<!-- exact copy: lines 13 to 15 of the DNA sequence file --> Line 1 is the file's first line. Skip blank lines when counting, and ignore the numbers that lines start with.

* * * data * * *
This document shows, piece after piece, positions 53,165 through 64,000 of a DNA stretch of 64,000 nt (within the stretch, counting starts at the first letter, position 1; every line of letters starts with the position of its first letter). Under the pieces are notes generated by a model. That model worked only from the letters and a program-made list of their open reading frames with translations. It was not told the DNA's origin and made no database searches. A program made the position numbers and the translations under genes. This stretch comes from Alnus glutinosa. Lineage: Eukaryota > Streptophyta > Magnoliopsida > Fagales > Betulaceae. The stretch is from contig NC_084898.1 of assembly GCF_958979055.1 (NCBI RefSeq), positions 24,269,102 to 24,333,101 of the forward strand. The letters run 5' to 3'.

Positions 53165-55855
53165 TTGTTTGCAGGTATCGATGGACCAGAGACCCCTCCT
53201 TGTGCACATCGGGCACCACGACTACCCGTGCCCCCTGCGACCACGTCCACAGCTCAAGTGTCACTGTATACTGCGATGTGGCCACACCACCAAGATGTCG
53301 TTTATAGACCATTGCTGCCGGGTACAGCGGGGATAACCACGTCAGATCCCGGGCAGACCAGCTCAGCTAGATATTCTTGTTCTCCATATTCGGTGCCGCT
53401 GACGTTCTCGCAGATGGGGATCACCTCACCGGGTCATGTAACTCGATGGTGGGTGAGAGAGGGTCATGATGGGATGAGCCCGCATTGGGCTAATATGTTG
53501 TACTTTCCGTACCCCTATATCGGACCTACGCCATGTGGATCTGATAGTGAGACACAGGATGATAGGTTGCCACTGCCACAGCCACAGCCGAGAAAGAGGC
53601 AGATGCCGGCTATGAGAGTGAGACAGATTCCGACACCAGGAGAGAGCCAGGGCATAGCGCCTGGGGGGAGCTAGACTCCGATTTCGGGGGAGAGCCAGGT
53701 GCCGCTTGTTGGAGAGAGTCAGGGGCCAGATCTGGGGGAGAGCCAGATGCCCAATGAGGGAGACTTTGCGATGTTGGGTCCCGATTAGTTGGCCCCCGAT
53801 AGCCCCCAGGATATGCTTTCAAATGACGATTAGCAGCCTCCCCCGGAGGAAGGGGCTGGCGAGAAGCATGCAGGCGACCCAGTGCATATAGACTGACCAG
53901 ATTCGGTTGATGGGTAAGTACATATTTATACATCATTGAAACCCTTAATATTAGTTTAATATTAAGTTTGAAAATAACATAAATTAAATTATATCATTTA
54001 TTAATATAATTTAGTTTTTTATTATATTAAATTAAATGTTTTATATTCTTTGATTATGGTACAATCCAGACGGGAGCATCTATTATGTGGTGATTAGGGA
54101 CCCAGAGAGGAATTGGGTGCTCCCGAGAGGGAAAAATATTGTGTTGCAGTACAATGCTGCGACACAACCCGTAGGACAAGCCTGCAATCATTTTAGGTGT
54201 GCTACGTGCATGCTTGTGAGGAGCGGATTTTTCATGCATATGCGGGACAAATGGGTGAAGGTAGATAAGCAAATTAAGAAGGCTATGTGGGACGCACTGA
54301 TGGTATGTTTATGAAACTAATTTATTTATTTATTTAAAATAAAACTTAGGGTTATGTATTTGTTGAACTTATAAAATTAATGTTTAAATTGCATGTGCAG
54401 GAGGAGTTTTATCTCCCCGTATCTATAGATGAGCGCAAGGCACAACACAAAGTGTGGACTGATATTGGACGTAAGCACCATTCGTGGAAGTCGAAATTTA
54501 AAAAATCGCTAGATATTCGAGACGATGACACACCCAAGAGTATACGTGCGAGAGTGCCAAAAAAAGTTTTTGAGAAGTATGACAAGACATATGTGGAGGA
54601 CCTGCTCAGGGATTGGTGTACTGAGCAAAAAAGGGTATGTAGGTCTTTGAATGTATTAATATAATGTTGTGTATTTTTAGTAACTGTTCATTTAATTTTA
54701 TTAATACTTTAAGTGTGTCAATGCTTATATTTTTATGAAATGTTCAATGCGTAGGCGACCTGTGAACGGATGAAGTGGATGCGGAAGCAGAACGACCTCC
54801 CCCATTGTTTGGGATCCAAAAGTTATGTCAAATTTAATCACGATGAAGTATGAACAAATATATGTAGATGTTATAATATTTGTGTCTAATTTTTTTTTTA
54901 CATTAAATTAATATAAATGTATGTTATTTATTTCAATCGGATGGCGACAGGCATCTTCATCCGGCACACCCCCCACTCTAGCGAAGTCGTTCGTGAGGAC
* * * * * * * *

54101 CCCAGAGAGGAATTGGGTGCTCCCGAGAGGGAAAAATATTGTGTTGCAGTACAATGCTGCGACACAACCCGTAGGACAAGCCTGCAATCATTTTAGGTGT
54201 GCTACGTGCATGCTTGTGAGGAGCGGATTTTTCATGCATATGCGGGACAAATGGGTGAAGGTAGATAAGCAAATTAAGAAGGCTATGTGGGACGCACTGA
54301 TGGTATGTTTATGAAACTAATTTATTTATTTATTTAAAATAAAACTTAGGGTTATGTATTTGTTGAACTTATAAAATTAATGTTTAAATTGCATGTGCAG